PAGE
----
6

Consider the following code and its outcome:

\documentclass{article}
\usepackage{amsmath}

\begin{document}

\begin{align}
 A >& B > C &> D \\
 A >& E &>D
\end{align}

\begin{eqnarray}
 A >& B > C &> D \\
 A >& E &> D
\end{eqnarray}

\end{document}

enter image description here

I want the outcome to be the second one rather than the first one. However, I want to achieve this in the align environment.

  1. Can I do this?
  2. What does the & exactly do anyway?

EDIT: Thanks for the help so far. I like (and upvoted) all options proposed, but what if I want BOTH lines to be numbered? So instead of align*, align.

  • Does it need to be align, or can it be one of the other AMS environments? – Teepeemm Jan 19 '17 at 16:53
  • I am curious about align, but another environment would be fine for now - as long as it is in amsmath. – Bayesian Jan 19 '17 at 16:57
3

A variant with alignat and eqmakebox, mimicking the construction of the \vdotswithin command from mathtools: \documentclass{article}

\usepackage{amsmath}
\usepackage{eqparbox}
\begin{document}

\begin{alignat}{3}
 A & > B & & \eqmakebox[A]{$ {}>{} $} C &&> D \\
 A & > & & \eqmakebox[A]{$ E $}& & >D
\end{alignat}

\end{document} 

enter image description here

An explanation on the ampersands usage

The only difference between align and alignat is that the spacing between the columns of aligned equations is chosen by the user in the case of the alignat environment.

For n columns, you have to use 2n – 1 &: from the 2nd one, each & marks the beginning of a new column, the following & marks the alignment point in its column.

Here, I set 3 columns, whence 5&, with no spacing between the columns.

6

This is better realized with an array:

\documentclass{article}
\usepackage{array}

\begin{document}

\[
\setlength{\arraycolsep}{0pt}
\renewcommand{\arraystretch}{1.5}
\begin{array}{c *{3}{ >{{}}c<{{}} c } }
A &> & B &> & C &> & D \\
A &> & \multicolumn{3}{c}{E} &> & D
\end{array}
\]

\end{document}

enter image description here

Seven points of alignment, the even numbered column for the relation symbol, so surrounded by empty subformula in order to produce the correct space. Intercolumn padding is set (locally) to zero.

  • Thanks, this seems to be a good solution +1 But what if, additionally, I want to number both (chains of inequalities). If I replace the [ with, say, \begin{align}, \end{align} I only get a single number tag. – Bayesian Jan 19 '17 at 17:12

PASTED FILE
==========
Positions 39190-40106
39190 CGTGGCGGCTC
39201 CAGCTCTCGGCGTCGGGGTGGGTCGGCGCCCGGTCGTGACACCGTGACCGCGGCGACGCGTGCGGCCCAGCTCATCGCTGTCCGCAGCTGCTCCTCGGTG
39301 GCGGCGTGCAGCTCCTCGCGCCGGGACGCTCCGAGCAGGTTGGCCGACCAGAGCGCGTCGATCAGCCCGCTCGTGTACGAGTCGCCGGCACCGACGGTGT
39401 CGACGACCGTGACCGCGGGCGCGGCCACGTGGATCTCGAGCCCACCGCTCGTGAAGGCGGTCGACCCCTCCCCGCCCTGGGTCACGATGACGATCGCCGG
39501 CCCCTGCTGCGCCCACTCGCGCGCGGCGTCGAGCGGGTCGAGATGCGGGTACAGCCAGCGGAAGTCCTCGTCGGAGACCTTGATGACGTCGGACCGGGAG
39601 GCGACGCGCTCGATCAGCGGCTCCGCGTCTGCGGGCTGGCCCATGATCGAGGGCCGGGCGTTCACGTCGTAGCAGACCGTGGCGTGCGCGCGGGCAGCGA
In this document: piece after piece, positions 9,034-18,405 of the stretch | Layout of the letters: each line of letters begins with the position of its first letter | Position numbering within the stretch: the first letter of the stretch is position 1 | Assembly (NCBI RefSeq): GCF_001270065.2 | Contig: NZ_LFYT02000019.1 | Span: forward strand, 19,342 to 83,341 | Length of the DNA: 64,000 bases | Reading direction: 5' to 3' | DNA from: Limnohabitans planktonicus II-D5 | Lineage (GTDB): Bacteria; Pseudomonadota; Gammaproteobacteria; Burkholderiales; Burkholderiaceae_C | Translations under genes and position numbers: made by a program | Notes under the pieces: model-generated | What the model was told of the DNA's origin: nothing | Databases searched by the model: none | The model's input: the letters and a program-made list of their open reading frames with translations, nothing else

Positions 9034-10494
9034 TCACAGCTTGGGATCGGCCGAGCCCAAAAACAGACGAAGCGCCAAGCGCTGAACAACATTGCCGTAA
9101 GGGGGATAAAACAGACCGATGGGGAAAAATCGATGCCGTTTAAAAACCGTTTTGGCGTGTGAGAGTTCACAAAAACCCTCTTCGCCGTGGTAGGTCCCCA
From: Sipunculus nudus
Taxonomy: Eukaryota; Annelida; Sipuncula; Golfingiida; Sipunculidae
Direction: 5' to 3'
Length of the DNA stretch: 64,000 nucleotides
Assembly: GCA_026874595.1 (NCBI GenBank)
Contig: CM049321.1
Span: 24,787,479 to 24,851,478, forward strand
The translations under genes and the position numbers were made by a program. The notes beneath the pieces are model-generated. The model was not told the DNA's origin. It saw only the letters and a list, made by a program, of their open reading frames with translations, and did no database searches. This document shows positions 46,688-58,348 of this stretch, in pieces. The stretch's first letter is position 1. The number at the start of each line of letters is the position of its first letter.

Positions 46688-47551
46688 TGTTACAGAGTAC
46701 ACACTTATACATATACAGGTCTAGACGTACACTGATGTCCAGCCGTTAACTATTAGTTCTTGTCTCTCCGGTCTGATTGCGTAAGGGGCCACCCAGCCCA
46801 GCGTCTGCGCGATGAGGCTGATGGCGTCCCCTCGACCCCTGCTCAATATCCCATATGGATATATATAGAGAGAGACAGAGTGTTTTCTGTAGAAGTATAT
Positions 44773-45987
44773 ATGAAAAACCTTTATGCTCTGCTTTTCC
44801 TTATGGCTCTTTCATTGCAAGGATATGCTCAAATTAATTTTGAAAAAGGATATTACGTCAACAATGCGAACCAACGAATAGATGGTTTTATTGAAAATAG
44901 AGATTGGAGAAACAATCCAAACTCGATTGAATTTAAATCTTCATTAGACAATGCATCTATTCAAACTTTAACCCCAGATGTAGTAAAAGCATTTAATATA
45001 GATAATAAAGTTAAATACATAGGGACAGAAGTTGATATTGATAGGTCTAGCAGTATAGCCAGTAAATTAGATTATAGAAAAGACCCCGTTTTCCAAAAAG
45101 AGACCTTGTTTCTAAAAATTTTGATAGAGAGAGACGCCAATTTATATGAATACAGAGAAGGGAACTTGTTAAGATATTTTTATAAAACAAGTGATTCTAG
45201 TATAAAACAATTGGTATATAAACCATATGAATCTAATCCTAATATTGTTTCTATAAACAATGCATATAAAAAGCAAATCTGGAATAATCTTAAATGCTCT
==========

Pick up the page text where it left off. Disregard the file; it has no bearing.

• @Bayesian That's more complicated and possibly requires to see the real thing. – egreg Jan 19 '17 at 18:08
2

You can use alignat instead of align and then some low level commands to get the centering or you can use the eqnarray package.

alignat

Sample output

\documentclass{article}

\usepackage{amsmath}

\makeatletter
\newcommand{\ccol}[1]{\omit\column@plus\hfill$\m@th\displaystyle #1$\hfill\span}
\makeatother

\begin{document}

\begin{alignat}{2}
 A >{}& B > C &&> D \\
 A >{}&\ccol{E}&>D
\end{alignat}

\end{document}

equationarray

Second sample

\documentclass{article}

\usepackage{eqnarray}

\begin{document}

\arraycolsep 0pt
\begin{equationarray}{rcl}
 A >{}& B > C &{}> D \\
 A >{}&E&{}>D
\end{equationarray}

\end{document}
  • Also a nice option! +1 But as with the answet above: If I wanted to number both lines, alignat would just number the first one, right? – Bayesian Jan 19 '17 at 17:32
  • No, alignat numbers each line. I have updated the code and provided a convenient macro for the centered column. – Andrew Swann Jan 19 '17 at 17:54
2

As long as you don't need the individual equations numbered, here it is with a TABstack.

\documentclass[a4paper]{article}
\usepackage{tabstackengine}
\TABstackMath
\begin{document}
\[
\setstacktabulargap{0pt}
\TABbinary
\tabularCenterstack{rcl}{
 A >& B > C &> D \\
 A >& E &> D
}
\]
\end{document}

enter image description here

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